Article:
Twenty-thousand traditional leaders, who were promoted by former president Joyce Banda, have been excluded from the 2014/15 National Budget currently being debated in Parliament, Nation on Sunday has learnt.
A report produced after the Cluster for Social and Community Affairs scrutinised the budget shows that Ministry of Local Government was only allocated K650 million for the payment of 25 569 traditional leaders, skipping the 20 000 who were put on the payroll last February.
Chairperson of the Parliamentary Committee on Local Authority and Rural Development, Harry Njoka Chipeni, said his committee is lobbying Finance Minister Goodall Gondwe to include the chiefs in the budget.
“It was director of chiefs in the Ministry of Local Government who informed us that the honoraria for 20 000 chiefs was not factored in the budget,” Chipeni said.
“This means government will not be able to pay [the] chiefs in the next year. As a committee, we are trying to lobby the Minister of Finance to include the chiefs in the budget,” he said.
The ministry’s spokesperson Muhlabase Mughogho corroborated the exclusion of the chiefs in the budget, saying Treasury was better placed to explain why.
Mughogho, in an e-mail response on Friday, said her ministry had proposed K1.6 billion for the honoraria of 45 569 traditional leaders, including the 20 000, in its provisional budget estimates presented to Treasury.
“However, the budget ceiling discounted the provision for the 20 000 chiefs. Treasury is in a better position to respond to this question,” she explained.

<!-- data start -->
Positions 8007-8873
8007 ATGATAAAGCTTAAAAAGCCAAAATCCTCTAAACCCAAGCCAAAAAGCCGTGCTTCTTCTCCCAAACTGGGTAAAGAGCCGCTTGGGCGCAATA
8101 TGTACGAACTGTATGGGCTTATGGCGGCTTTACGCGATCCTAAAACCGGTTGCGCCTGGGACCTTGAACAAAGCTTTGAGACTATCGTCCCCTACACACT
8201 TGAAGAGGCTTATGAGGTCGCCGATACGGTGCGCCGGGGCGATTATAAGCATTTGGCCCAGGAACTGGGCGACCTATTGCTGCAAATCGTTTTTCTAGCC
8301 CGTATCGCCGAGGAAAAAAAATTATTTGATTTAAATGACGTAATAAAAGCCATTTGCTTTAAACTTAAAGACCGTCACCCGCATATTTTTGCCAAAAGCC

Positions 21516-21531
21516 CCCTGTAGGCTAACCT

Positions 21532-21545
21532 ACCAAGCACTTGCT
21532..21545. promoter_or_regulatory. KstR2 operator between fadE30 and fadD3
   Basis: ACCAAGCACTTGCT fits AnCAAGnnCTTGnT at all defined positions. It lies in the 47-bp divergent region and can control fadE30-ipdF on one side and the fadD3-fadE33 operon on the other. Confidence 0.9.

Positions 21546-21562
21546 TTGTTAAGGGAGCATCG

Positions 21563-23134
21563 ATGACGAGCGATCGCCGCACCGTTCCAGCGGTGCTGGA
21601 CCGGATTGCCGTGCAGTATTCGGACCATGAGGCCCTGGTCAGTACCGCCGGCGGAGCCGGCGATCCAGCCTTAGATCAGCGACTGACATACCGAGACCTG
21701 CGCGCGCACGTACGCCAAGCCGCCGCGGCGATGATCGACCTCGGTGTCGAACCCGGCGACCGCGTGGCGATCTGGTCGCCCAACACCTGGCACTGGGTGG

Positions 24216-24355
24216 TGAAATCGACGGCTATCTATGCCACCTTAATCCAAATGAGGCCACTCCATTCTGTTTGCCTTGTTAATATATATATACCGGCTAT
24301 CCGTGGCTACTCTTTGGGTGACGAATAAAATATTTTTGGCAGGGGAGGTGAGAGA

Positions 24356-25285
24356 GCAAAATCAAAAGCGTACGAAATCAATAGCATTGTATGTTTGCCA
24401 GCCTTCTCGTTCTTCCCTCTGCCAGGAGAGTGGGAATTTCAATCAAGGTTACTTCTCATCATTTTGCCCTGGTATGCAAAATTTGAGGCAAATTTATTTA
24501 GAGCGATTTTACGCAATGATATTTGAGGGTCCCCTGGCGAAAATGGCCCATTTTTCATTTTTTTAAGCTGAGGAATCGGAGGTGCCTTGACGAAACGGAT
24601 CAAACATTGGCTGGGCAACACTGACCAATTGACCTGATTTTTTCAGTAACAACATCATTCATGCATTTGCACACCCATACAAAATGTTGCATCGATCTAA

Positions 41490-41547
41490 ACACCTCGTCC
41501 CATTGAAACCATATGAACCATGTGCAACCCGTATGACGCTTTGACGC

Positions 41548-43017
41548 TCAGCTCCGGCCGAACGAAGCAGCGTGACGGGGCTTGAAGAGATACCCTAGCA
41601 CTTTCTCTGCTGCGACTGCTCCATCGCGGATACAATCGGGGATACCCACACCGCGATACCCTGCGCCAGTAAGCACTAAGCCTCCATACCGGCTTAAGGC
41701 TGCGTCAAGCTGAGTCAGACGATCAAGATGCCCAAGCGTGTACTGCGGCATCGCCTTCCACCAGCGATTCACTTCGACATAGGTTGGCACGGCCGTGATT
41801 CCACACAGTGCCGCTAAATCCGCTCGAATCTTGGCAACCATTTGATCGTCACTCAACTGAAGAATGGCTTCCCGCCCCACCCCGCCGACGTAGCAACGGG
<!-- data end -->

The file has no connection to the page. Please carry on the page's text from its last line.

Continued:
But responding to a questionnaire on how Ministry of Finance intends to address the matter, its spokesperson Nations Msowoya said the Ministry of Local Government was the right institution to respond to the questions since they are responsible for budgeting for this particular item.
Gondwe, who presented a K729 billion budget in Parliament, indicated in an interview recently that the ministry will not increase the estimates of the 2014/15 National Budget.
Former president Joyce Banda instructed the Ministry of Local Government in February to start paying the 20 000 chiefs, bringing the number of traditional leaders on government payroll to 45 569.
According to Mughogho, the Banda administration set aside K132 million for chiefs’ payments for March and April 2014, as government was waiting for this year’s national budget to factor in their honoraria.
But while Mughogho said the chiefs have not received allowances since May, when the two-months allocation elapsed, Minister of Local Government and Rural Development Trasizio Gowelo said he was not aware of the exclusion of 20 000 chiefs in the budget.
“Any chief is entitled to honoraria. That is my ministry’s position. I am holding to that policy,” he said.
Gowelo said he was not aware of any political or policy reason that would lead to the exclusion of the 20 000 chiefs from the budget adding: “I will take the wait-and-see position on this matter.”
Providing direction on the payments of chiefs, chapter 22: 03 Section 26 of the Chiefs Act stipulates that all emoluments and allowances for expenses payable under this Act shall be paid out of money provided by Parliament for the purpose.
Traditional leaders in Malawi receive monthly honoraria as follows: paramount chiefs-K50 000, senior chiefs-K30 000, traditional authorities-K18 000, sub chiefs-K8 000, group village headmen-K5 000 and village headmen-K2 500.